India Today - - OTHER NEWS MAKER - By Shweta Punj

The main ar­chi­tect of the first ma­jor tax re­form since In­de­pen­dence, the Goods and Ser­vices Tax, has also deftly man­aged the af­ter­math of de­mon­eti­sa­tion

On Novem­ber 29, amidst the heat and dust of Gu­jarat elec­tions, fi­nance min­is­ter Arun Jait­ley re­ceived a call from Prime Min­is­ter Naren­dra Modi on a blog the for­mer had writ­ten on the in­sol­vency law the day be­fore. The blog post—The Fic­tion of Loan Waiver to Cap­i­tal­ists—sought to counter the crit­i­cism that the gov­ern­ment could waive loans of cap­i­tal­ists. The PM was ob­vi­ously in­trigued by the FM’s ar­gu­ments and wanted him to elab­o­rate. Jait­ley, Union min­is­ter for fi­nance and cor­po­rate af­fairs, wears many hats as a BJP leader and a se­nior min­is­ter who has been in charge of key elec­tions, one of the few to be con­sulted on cabi­net reshuf­fles, the only min­is­ter to be given two heavy­weight port­fo­lios (un­til re­cently he han­dled fi­nance and de­fence) and, most im­por­tantly, the man at the fore­front of re­forms that form the cor­ner­stone of the Naren­dra Modi-led gov­ern­ment.

The year 2017 would be re­mem­bered as one of the most sig­nif­i­cant years in In­dia’s eco­nomic his­tory, when the gov­ern­ment in­tro­duced fun­da­men­tal struc­tural changes in the econ­omy and Jait­ley fronted them all. Whether it was ex­pand­ing Aad­haar to other ser­vices, ra­tio­nal­is­ing sub­si­dies to reach tar­geted users, driv­ing con­sen­sus on the Goods and Ser­vices Tax

(GST), man­ag­ing the tail­winds of de­mon­eti­sa­tion, or powering the $32.43 bil­lion bank re­cap­i­tal­i­sa­tion plan, there have been no easy days for Jait­ley in 2017. There are sev­eral opin­ions on what he could have done better in the year, but many econ­o­mists con­cur that he didn’t do any­thing ‘wrong’.

His col­leagues in the fi­nance min­istry cite his abil­ity to work with bu­reau­crats and to al­ways look at the big pic­ture. While his pre­de­ces­sor P. Chi­dambaram was con­sid­ered ‘very sharp’, he got too caught up with the nitty gritty and made bu­reau­crats overly cau­tious. As a lawyer, Jait­ley’s ne­go­ti­a­tion skills are all too well known. In De­cem­ber 2017, while ne­go­ti­at­ing the GST with the em­pow­ered com­mit­tee of state fi­nance min­is­ters, he fol­lowed a give-and-take strat­egy—a key of­fi­cial present at the meet­ing told in­dia today that Jait­ley at no point de­vi­ated from the non-ne­go­tiables, but at the same time was open to find­ing a way out. There was im­mense pres­sure on him from the states to keep pe­tro­leum and pe­tro­leum prod­ucts out of GST but, ul­ti­mately, Jait­ley con­vinced the states to in­clude these in the GST; though he left it to the GST Coun­cil to de­cide the date of in­clu­sion. But he did push through In­dia’s sin­gle­most im­por­tant tax re­form since In­de­pen­dence, bring­ing the coun­try un­der a uni­fied tax regime, even if its im­ple­men­ta­tion left much to be de­sired.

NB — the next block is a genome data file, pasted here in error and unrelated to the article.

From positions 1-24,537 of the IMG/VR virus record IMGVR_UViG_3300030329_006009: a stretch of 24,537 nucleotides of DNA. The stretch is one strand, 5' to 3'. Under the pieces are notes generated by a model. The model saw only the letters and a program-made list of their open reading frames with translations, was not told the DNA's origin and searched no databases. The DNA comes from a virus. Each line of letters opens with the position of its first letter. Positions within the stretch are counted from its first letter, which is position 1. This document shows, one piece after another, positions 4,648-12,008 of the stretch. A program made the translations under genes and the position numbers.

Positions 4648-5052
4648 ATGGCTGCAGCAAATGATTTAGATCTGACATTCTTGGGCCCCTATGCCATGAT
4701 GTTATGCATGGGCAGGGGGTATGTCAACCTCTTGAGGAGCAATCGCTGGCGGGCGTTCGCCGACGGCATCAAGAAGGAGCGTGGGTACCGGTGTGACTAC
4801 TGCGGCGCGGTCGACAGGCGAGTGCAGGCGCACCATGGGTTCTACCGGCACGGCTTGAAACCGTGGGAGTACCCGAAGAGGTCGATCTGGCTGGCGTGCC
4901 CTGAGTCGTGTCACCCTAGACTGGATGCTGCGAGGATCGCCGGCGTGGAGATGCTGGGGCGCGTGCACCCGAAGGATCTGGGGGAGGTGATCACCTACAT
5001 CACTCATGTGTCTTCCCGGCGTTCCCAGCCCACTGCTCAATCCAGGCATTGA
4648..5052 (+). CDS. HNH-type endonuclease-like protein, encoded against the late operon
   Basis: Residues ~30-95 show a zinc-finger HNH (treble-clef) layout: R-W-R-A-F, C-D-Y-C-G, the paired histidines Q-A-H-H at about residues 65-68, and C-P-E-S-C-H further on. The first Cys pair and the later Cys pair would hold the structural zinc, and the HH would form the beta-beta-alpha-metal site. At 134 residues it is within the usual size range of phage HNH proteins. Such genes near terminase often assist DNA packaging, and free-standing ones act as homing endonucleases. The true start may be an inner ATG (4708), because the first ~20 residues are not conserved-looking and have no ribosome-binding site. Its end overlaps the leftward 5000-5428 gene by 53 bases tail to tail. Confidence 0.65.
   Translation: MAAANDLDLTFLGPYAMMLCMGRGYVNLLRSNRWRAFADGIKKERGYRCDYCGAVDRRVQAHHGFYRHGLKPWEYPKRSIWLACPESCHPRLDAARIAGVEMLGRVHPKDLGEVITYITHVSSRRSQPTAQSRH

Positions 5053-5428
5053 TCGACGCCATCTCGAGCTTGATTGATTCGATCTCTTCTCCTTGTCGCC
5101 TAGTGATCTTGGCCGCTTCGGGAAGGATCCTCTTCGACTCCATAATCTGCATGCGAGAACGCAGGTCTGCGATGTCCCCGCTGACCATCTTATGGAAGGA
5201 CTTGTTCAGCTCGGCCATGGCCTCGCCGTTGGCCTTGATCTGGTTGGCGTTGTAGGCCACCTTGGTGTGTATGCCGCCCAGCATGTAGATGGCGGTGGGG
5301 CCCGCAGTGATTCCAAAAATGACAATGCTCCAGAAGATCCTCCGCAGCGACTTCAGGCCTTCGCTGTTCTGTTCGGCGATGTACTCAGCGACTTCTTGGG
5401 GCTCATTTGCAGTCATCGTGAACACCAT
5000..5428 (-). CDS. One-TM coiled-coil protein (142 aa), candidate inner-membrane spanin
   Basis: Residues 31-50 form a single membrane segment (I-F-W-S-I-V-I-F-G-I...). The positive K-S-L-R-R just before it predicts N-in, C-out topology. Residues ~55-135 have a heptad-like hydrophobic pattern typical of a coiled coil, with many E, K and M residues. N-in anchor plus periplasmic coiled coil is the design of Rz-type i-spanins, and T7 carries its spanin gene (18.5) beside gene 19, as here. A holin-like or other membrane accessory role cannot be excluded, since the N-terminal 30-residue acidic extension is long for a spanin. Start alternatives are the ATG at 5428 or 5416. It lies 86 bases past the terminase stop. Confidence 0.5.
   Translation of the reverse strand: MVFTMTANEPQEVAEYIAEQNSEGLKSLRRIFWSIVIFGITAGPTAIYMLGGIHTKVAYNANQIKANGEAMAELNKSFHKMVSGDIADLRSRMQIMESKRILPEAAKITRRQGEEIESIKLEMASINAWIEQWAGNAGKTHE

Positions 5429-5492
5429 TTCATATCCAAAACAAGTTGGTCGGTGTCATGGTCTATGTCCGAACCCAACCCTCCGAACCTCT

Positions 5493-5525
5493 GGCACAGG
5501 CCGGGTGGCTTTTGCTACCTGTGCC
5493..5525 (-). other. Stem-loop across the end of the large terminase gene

Pol­i­tics apart, Jait­ley had the ben­e­fit of fall­ing oil prices re­duc­ing the oil sub­sidy bill; this helped In­dia’s macro-eco­nomic in­di­ca­tors such as in­fla­tion, cur­rent ac­count deficit and trade bal­ance. But Jait­ley was also at the helm of a slow­ing econ­omy—five quar­ters of slow­ing growth, even as re­tail in­fla­tion soared to a 15-month high of 4.88 per cent in Novem­ber.

“I think if we look back, this year there are sev­eral im­por­tant struc­tural changes that got ini­ti­ated or im­ple­mented. In GST, two more chal­lenges re­main—pro­ce­dural sim­pli­fi­ca­tion and dou­ble check­ing to en­sure that eva­sion doesn’t take place,” Jait­ley told in­dia today (see in­ter­view), re­flect­ing on the year gone by. Of course, his work has be­come only more chal­leng­ing. The next step is to en­sure the smooth im­ple­men­ta­tion of the in­sol­vency code, iron­ing out fur­ther wrin­kles in GST, tak­ing the bank re­cap­i­tal­i­sa­tion process to its log­i­cal con­clu­sion and mak­ing In­dia grow.

At no point did Jait­ley de­vi­ate from the non­nego­tiables, but was open to find­ing a way out on GST

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